The Communication Workers Union (CWU) has with reservations noted the shortlisted candidates for the South African Broadcasting Corporation (SABC) board.
We acknowledge that these are capable men and women but of course not all of them.
As CWU, we do not want to be economical with the truth. We are extremely disappointed by the inclusion in the shortlisted list of candidates who were part of the Board that was disbanded by the President of the country. They were in the previous board that, in our view, nearly collapsed our Public Broadcaster because of what appears to be undercurrents of factional battles for narrow interests. As a result the country witnessed the unprecedented snowballing of resignations that plunged the corporation into paralysis and zigzagging. To bring them back to the SABC board will be like expecting a fish to climb a tree as this will take South Africans back to the old SABC that did not work because their modus operandi embarrassed the whole country and nearly destroyed the corporation.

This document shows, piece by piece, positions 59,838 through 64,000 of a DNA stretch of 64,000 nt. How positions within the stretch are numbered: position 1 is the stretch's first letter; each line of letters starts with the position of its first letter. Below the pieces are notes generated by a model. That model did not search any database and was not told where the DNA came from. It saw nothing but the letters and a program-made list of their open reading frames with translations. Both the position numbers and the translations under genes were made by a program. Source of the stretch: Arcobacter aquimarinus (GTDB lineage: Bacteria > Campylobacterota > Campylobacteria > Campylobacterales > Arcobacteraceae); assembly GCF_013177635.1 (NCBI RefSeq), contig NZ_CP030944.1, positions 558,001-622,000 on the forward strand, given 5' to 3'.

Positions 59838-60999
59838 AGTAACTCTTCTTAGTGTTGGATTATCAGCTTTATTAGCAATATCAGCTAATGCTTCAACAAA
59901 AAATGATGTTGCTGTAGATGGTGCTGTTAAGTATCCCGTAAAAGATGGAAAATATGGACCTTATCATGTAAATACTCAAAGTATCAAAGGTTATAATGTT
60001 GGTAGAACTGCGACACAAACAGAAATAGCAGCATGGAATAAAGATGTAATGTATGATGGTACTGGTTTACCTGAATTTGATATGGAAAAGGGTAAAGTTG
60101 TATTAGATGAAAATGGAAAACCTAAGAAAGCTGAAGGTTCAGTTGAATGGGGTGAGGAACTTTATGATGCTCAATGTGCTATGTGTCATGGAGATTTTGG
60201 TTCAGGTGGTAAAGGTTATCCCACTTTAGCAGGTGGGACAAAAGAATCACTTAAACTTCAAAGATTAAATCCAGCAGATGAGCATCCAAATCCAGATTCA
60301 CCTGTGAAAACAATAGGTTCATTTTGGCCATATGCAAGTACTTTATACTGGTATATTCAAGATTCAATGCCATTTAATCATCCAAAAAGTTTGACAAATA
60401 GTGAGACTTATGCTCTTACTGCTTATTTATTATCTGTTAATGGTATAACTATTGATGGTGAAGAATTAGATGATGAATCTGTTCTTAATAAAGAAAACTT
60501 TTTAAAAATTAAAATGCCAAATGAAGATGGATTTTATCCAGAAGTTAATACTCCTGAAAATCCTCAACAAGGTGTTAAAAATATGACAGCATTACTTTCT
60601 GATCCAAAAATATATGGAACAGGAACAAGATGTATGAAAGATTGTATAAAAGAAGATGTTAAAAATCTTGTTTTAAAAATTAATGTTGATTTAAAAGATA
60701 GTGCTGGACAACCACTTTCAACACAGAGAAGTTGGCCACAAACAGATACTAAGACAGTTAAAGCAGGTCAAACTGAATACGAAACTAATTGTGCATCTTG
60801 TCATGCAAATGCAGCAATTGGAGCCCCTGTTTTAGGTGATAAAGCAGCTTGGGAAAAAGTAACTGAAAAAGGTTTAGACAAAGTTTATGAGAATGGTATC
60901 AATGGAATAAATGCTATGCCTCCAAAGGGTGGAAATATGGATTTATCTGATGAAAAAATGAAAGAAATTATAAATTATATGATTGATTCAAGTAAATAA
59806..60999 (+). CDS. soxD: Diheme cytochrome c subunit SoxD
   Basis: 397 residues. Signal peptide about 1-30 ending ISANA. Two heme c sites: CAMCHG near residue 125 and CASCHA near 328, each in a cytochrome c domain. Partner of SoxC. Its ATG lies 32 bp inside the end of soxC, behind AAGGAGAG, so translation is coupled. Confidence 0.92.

We therefore urge our parliament to be cautious when it considers permanent SABC board members. Truth be told, some of the names that were in the previous board, and now in the shortlisted list, did not have capacity to lead our Public Broadcaster considering the way they conducted themselves and handled issues in the previous Board in pursuit of multiple conservative agendas and we request parliament not to recommend them to lead our Public Broadcaster again. We have to focus on achieving bigger things and the vehicle to achieving these is a Board that is constituted by men and women who are able to think out of the box and who are man-centred as opposed to being self-centred.
Transformation of the corporation in the context of what the masses of our people expect from an interventionist developmental state that is biased to the working class and the poor should, in our view, be the magic word here.
For more information contact:
Communication Workers Union
Mobile: 082 759 0900
For more about the Communication Workers Union, refer to www.cwu.org.za.
To view other NGO press releases, refer to www.ngopulse.org/group/home-page/pressreleasesDate published:22/08/2013Organisation:Communication Workers Union